I was sacked for refusing to implicate Jonathan, Saraki, Ekweremadu, others – Uwajeh

SACKED Special Investigator to the Special Presidential Investigation Panel on Recovery of Public Property, Evang. Victor Uwajeh, has accused President Muhammadu Buhari’s administration of bias in its anti-corruption crusade.

Uwajeh claimed he was sacked less than two months after his appointment because the administration had a mindset about who should be prosecuted at all costs.

Victor Uwajeh.

In a statement issued  yesterday in Abuja, Uwajeh said he was specifically detailed to trace the assets of the wife of former President Goodluck Jonathan, Patience, Senate President, Bukola Saraki, his deputy, Ike Ekweremadu, former Vice President, Atiku Abubakar, and many others.

The statement read:  “It was the procedure of the panel to courier documents to me from Nigeria for dispatch to various agencies in the United Kingdom and worldwide.  Soon after I realised that the panel had a mindset towards certain individuals and groups by the documents it sent to me.

“Documents sent to me from Abuja to dispatch to the Serious Fraud Office and Home Office, Metropolitan Police, FBI and EUROPOL had the names of the following senators: Senate President, Abubakar Bukola Saraki, Deputy Senate President, Ike Ekweremadu, Sen. Albert Bassey Akpan and Sen. Stella Adaeze Oduah.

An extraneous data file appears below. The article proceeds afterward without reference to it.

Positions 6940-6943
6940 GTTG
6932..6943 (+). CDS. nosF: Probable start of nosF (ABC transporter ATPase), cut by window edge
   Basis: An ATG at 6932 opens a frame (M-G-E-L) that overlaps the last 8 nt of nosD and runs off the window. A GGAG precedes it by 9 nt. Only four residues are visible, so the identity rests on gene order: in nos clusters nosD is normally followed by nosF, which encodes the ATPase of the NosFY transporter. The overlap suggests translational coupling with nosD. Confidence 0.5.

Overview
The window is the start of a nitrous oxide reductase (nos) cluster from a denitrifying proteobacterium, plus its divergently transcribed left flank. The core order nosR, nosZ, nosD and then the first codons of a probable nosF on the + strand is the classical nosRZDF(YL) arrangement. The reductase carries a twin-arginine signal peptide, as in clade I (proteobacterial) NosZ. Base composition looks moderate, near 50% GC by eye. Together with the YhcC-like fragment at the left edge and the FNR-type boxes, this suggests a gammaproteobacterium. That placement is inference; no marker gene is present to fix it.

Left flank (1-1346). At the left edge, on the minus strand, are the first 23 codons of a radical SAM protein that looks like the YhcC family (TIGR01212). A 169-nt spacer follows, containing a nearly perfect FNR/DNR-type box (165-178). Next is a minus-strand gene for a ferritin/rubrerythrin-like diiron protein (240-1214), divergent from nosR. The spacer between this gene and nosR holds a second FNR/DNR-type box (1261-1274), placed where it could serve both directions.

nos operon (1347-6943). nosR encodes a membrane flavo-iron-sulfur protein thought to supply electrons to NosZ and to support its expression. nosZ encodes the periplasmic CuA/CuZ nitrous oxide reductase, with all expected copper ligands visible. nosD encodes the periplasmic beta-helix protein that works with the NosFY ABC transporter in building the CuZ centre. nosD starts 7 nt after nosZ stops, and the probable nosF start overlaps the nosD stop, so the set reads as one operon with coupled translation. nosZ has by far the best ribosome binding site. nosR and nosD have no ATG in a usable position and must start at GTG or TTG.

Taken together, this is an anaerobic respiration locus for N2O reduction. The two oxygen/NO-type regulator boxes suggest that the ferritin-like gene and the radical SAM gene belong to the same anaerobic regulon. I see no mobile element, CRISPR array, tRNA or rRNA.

“I was also given a list which includes former Vice President, Atiku Abubakar, Femi Fani- Kayode, Sen. James Manager, Governor Nyesom Wike, Senator Jonah Jang, and Patience Jonathan, among others.

Meanwhile, Minister of Justice and Attorney General of the Federation, Abubakar Malami, yesterday, chided Uwajeh, for claiming that the federal government relieved him of his job because he refused to take on highly placed government ‘opponents’.

Malami said:   “In the first place, the federal government of Nigeria did not even need the services of the suspect since we have a lot of institutions and personnel who can effectively handle such an assignment.

Uwajeh suppressed the fact that he was a suspect standing trial apparently to impress the panel to engage him. This was unfortunate.

But if Uwajeh wants to impress the world with the story he is now bearing, the fundamental question he should answer is whether indeed, he was being prosecuted by the office of the AGF for fraud, impersonation and forgery long before now.

We cannot use a suspect of fraud to do investigation of those who have been accused of fraudulent activities. It would be wrong and unreasonable to do so.

The investigator should also tell the world if he did at any time disclose to anyone on the panel before and after his engagement about the pendency of his forgery and fraud case in court.”

 “So, the idea of leaving established institutions of government and law to engage a private investigator does not arise just as the disingenuous claim that he was disengaged because he refused to implicate certain persons does not hold water.’’


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